On a recent Saturday afternoon, I traveled the entire distance of Iowa's "White Pole Road". The White Pole Road essentially runs parallel to Interstate 80 between the city of Dexter in Dallas County all the way to the city of Adair in Adair County with the communities of Menlo, Casey, and Stuart, all of Guthrie County, in the middle.
The road has a lot of history. It goes back over a 100 years and to the early days of automobiles. Their website, which is a wealth of information and road trip ideas, does a much better job summarizing it than I. It is, at it's very basic level, a stretch of highway with hundreds of white painted telephone poles.
This byway is an important economic development amenity for this area and these communities. I'm sure it brings people just like me (and hopefully you!) to come and go an an adventure. It's been well branded and it's less than a hour drive from the Des Moines metro and a little more than an hour from Omaha or Council Bluffs.
Previously, in this series of posts about the White Pole Road, I've profiled Dexter, Stuart, and Menlo as well as some historical sites of crimes committed by Bonnie and Clyde or Jesse James and his gang of outlaws.
If you continue on heading west out of Menlo, eventually you'll run into the community of Casey.
At just over 400 residents as of the last census, it's a town that is on the verge of celebrating sesquicentennial (150 years) next year.
I spent some time walking and driving around. Of everything I saw, perhaps the gorgeous veteran's mural painted on the side of a building in the downtown area was the true highlight.
A lovely gazebo with benches inside has been placed nearby with American and P.O.W. flags flapping from a pole. There are some nicely groomed bushes as well. It's a peaceful little area and the art work is impressive. The artwork depicts scenes from several different American wars and conflicts.
I really loved the cobblestone pavement bricks utilized to construct the streets. That gives some great historic character.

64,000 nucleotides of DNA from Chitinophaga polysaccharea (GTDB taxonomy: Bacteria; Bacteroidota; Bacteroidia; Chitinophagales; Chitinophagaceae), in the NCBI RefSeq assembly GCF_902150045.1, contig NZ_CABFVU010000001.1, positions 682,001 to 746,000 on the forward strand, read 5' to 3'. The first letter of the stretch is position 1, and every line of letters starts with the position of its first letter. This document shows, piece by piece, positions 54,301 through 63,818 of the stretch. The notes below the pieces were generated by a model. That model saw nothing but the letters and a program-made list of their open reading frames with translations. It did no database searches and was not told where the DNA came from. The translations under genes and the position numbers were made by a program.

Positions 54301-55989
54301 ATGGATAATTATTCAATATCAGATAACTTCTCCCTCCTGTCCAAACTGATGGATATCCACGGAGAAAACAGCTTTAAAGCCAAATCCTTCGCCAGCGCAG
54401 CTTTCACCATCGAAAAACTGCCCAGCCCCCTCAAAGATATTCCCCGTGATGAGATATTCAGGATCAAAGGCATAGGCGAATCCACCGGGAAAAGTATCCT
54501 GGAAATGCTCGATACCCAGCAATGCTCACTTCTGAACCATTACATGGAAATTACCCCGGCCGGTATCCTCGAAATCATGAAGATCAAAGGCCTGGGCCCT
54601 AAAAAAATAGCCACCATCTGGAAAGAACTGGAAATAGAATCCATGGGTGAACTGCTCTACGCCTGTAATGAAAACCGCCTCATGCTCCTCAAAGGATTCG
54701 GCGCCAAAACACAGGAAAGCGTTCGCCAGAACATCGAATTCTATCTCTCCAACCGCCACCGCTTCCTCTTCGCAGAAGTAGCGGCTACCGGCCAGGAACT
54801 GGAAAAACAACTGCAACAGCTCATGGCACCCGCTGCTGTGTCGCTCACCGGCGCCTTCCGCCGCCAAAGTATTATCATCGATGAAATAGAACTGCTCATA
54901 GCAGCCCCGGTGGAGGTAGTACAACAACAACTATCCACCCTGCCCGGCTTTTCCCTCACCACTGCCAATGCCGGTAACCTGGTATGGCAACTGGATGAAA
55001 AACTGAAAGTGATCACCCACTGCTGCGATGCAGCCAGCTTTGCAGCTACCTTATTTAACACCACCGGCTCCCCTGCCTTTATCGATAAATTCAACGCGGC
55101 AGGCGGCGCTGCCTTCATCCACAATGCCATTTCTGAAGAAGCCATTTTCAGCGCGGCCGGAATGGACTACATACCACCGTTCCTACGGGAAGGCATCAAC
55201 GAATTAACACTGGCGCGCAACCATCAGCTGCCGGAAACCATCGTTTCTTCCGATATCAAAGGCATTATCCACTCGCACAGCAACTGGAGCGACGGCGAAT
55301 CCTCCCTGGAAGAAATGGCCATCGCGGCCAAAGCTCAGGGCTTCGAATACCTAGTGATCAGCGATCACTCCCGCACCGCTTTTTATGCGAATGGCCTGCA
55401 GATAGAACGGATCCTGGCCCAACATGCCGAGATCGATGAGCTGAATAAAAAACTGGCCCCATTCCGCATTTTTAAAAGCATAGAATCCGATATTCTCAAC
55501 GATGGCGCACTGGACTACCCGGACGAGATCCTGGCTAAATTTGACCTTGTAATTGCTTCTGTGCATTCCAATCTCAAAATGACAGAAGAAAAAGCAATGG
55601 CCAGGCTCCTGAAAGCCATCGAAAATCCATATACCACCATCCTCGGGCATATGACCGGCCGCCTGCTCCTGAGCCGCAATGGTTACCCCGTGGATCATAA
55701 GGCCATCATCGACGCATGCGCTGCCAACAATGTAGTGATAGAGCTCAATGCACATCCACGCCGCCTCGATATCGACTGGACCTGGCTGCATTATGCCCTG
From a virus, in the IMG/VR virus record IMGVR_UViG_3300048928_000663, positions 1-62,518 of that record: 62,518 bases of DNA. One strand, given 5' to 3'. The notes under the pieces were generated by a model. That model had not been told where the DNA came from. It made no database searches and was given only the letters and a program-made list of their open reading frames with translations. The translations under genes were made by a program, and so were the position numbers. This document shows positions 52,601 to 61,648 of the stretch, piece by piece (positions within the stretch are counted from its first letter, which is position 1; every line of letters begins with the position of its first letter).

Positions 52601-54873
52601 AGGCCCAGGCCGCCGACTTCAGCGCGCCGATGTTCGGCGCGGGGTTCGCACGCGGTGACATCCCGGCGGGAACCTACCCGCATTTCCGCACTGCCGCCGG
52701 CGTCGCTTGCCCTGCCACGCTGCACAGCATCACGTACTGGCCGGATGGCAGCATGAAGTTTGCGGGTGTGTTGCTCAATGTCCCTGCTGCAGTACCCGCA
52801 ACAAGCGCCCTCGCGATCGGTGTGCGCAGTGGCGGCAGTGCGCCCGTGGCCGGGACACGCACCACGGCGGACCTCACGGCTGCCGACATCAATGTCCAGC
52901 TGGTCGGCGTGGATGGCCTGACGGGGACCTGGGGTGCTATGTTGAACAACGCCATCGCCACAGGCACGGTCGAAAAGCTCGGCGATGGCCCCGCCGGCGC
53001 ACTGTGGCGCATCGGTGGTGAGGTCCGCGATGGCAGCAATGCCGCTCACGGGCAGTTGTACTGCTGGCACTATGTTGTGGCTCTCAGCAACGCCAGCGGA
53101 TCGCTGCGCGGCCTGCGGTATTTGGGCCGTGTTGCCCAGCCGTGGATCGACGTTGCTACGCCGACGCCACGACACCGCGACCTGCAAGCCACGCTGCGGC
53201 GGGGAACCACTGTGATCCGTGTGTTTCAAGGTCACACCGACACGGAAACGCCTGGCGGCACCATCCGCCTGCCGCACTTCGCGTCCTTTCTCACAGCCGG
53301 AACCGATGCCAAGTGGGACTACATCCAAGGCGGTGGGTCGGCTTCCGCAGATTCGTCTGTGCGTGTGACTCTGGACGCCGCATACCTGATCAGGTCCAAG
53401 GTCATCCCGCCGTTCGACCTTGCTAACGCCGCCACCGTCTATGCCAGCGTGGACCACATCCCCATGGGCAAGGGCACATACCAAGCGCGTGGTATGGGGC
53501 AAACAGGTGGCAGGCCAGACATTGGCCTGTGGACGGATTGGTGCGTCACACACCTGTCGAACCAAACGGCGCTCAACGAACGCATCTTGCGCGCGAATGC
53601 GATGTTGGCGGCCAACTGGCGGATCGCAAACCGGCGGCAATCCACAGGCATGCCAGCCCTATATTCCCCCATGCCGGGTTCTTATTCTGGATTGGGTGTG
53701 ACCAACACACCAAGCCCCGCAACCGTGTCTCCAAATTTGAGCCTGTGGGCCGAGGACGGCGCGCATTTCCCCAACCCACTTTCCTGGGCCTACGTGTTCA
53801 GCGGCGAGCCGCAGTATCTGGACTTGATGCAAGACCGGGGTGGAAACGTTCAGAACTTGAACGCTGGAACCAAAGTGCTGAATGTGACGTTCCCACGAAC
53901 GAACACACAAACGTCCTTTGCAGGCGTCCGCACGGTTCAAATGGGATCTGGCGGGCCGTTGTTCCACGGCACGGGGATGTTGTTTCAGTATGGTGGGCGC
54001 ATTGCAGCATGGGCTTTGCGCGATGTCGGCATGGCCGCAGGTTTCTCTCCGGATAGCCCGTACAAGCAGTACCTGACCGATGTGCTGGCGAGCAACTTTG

Continuing downtown, I spotted several buildings - though some were not in used or the businesses appeared to be closed.
I remember seeing Kingery Awning company every year in the Varied Industries Building at the Iowa State Fair.
Is the Casey Cafe still open?
The public library looks like it has some activity.
I found a nice bank building that appears to still be in use.
I really wanted to check out the Crow's Nest General Store, but it appeared to be closed. I don't know if it is closed just for that particular day or closed permanently but there looked to be quite a few antiques inside, just from looking through the window. It's a neat looking building.
The sign welcoming you to Casey advertises that it is antique country and that they have an antique festival, but there was quite a bit of construction in front of the antique mall. If it has plans to open again after the construction, I'd love to come back and saunter through.
I found a bar with some anti-gun signs taped to the window. I liked the old fashioned hitching post out front.
Of course, like just about every small town in Iowa, there's a grain elevator with other associated buildings used to house inputs, grain, or other equipment used by the co-op.
I spotted a beautiful old church building but a sign out front said it was now the Casey visitor center.
However, I did spot a different church building elsewhere.
Of course, they had a small water tower and a small city park, too.
I hope Casey can utilize their upcoming sesquicentennial to really rally the community together toward building something great for the next 25 years. Nothing seems galvanize a small town like a community milestone celebration or a visit from RAGBRAI. I hope the present and past inhabitants of Casey really come together to throw a great celebration next year and then use that momentum to make something big happen.